Donald Trump speaks in Concord
Republican Donald Trump rallied supporters in the heart of NASCAR country Monday, taunting rivals, mocking protesters and advocating waterboarding – or “worse” – for America’s enemies.
Trump spoke to more than 4,000 cheering supporters at the Cabarrus Arena & Events Center, where his 40-minute remarks were interrupted at least eight times by protesters.
“Aren’t Trump rallies fun?” he asked as security officers escorted out one group. “Aren’t these fun?”
Trump’s appearance came little more than a week before North Carolina’s March 15 primary. He will hold a similar rally Wednesday in Fayetteville.
The New York businessman continues to hold a wide lead in state polls over his GOP rivals. He leads by an average of 10 points in recent surveys, according to Real Clear Politics.
Monday’s event came as anti-Trump efforts have accelerated, particularly since weekend wins by U.S. Sens. Ted Cruz of Texas and Marco Rubio of Florida.
On Monday, U.S. Sen. Thom Tillis of North Carolina called Rubio, “not Trump, the best candidate to win the White House and keep the Senate.” And last week former GOP presidential nominee Mitt Romney called Trump “a phony” and “a fraud” while ridiculing his business record.
Such sentiments didn’t sit well with Trump supporters. Pidge Miller of Iredell County said she’s sorry she voted for Romney in 2012.
“All I can say is the American people want Trump,” said Miller, 70. “They’ve heard all the bad about him … and they still support him because he tells it like it is.”
Allan King, 75, of Cabarrus County said “the establishment should shut up.”
“The establishment is trying to subvert the process,” he said. “The whole process needs to work from the bottom up, not the top down.”
‘Little Marco’ and ‘Lyin’ Ted’
As he has elsewhere, Trump continued to tout polls that show him leading Republican rivals, including “Little Marco Rubio” – who Trump said “couldn’t be elected dogcatcher in Florida” – and “Lyin’ Ted Cruz.”
“I thought real estate people were tough,” Trump said. “But I’ve never seen the lying that goes on in politics.”
Calling for tougher trade policies, Trump blasted decisions by Carrier, a U.S.-based manufacturer of heating and air-conditioning systems, and Nabisco to move jobs to Mexico. He promised to slap tariffs of 35 percent on products shipped back to America.
“We’re going to have great trade deals,” he said. “We’re going to bring our jobs back to North Carolina.”
Trump also called for a stronger military, building it up “100 percent.” As with trade, he offered few details or specific policies. But he pledged to “knock the hell out of ISIS” and repeated his support of waterboarding, a form of torture that simulates drowning.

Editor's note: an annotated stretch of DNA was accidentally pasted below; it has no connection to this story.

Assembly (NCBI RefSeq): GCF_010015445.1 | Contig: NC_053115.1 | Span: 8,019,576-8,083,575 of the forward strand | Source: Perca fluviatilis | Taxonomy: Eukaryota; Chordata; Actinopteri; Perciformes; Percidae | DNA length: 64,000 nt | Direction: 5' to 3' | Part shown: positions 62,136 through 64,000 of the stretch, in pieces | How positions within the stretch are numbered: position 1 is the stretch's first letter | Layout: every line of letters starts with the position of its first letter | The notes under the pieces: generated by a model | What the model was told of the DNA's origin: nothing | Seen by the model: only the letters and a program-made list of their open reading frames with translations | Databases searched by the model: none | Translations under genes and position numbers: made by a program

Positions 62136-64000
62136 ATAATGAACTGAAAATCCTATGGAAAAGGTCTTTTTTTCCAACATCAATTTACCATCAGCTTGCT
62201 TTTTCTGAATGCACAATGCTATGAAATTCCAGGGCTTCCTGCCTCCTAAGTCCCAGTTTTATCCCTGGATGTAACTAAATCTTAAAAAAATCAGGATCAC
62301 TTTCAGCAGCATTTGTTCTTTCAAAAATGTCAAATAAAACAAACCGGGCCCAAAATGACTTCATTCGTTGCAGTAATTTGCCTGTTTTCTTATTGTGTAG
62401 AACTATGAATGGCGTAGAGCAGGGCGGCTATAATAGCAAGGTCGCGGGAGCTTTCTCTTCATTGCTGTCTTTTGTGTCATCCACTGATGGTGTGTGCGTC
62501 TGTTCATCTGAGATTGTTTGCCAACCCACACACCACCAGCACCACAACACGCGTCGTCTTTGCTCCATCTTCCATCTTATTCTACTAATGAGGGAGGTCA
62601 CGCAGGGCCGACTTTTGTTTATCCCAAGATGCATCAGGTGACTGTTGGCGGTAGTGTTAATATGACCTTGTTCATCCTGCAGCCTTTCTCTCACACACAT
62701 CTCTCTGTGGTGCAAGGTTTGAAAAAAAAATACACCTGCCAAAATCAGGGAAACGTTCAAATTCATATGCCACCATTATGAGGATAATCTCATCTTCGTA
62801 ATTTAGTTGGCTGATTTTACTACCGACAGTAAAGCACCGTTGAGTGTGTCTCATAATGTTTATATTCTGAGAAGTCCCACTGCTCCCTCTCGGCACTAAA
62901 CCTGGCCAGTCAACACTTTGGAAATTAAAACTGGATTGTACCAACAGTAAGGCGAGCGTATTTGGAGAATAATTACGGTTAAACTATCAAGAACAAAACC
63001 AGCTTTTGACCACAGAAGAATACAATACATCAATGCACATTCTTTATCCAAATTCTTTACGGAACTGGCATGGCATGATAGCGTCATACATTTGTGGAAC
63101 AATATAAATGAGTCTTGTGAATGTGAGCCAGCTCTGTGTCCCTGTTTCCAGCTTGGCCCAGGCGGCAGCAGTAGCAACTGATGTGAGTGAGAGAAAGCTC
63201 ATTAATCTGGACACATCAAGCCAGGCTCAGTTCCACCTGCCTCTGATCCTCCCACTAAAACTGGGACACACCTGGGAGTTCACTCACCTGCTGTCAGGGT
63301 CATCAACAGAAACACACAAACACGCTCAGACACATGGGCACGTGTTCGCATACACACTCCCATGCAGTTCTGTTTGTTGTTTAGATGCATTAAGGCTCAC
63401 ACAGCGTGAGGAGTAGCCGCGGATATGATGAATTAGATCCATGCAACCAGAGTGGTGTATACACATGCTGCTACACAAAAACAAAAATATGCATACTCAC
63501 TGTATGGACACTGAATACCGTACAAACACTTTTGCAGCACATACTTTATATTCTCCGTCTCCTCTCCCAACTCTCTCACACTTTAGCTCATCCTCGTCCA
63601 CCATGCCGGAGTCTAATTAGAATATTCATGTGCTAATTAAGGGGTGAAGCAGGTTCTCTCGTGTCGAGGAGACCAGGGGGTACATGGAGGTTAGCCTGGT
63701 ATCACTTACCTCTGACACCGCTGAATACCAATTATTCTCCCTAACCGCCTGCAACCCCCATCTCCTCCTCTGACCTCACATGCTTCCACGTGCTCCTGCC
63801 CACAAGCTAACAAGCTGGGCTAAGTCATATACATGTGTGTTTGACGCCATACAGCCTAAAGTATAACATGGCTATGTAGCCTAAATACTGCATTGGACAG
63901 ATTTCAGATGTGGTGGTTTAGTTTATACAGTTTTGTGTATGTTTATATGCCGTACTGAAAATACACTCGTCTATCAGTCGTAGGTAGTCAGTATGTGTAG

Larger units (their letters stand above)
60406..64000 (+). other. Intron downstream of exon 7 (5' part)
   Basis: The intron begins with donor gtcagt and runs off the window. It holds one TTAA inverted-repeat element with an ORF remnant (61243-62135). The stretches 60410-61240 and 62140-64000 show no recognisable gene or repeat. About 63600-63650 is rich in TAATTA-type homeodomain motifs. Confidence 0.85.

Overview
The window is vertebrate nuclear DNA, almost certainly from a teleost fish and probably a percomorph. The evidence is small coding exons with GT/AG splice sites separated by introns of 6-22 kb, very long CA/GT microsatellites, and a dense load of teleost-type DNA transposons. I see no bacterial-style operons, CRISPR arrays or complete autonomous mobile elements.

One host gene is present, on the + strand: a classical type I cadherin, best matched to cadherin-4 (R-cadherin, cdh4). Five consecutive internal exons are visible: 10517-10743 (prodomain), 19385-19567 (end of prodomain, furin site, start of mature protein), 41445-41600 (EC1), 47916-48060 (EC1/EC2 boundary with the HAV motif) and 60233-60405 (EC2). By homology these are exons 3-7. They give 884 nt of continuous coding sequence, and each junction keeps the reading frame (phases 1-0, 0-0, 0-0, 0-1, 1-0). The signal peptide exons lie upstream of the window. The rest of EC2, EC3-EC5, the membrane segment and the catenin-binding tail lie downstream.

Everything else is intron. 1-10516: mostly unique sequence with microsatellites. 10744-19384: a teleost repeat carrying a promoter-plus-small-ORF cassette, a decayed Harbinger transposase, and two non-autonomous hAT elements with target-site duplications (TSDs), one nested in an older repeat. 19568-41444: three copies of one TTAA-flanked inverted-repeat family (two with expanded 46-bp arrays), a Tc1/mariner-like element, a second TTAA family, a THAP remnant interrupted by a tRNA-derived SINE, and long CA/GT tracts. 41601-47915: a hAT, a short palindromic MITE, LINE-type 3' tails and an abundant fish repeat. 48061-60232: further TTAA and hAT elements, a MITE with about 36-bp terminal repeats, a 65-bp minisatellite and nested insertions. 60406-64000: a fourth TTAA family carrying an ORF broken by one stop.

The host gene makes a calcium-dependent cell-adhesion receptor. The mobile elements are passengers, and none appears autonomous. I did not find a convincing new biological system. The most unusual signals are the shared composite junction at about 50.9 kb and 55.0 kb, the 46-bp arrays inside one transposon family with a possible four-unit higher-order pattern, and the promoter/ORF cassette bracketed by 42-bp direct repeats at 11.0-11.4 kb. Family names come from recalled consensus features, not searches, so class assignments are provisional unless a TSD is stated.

“We absolutely need it. We should have it, and if we can have it, we should have worse,” he said. “Now there are laws … and we want to obey the laws, the rules and regulations, even though ISIS doesn’t. It’s really hard to defeat people when you’re playing by different rules. … They cut off heads. …
“But I want to see if we can expand those laws and make them much more severe. … We have people out there who want to destroy us. They don’t have rules. They don’t have regulations.”
Earlier, Trump had advocated killing the families of terrorists. Many lawmakers and intelligence officials condemned such calls. Former CIA Director Michael Hayden has said “if he were to order that once in government, the American armed forces would refuse to act.” Trump has since said he would abide by the law.
The protesters, sometimes in groups and sometimes alone, frequently interrupted the candidate. “I didn’t know you had people like this in North Carolina,” he said of one. “Get him out of here,” he said of another.
As Bo Carlson, a Myers Park High School student, was escorted out, Trump said, “Looks like a nice little guy.”
“Go home to Mommy,” he added. “Tell her to tuck you in bed.”
Trump, who’s been endorsed by NASCAR Chairman Brian France, was joined on stage by retired driver Mark Martin.
“Donald Trump has my vote,” Martin said. “Let’s bring those greatly needed jobs back to the country, and build that wall. And make America great again.”
Dave Miller of Iredell County said he’ll back Trump, even if Republicans nominate someone else and Trump runs independently.
“If the party does that, they’re hurting themselves,” said Miller, 48. “The American people have spoken.”
Cruz rally Tuesday
Republican presidential candidate Ted Cruz will rally supporters at 5 p.m. Tuesday at Central Baptist Church, 1810 Moose Road, Kannapolis.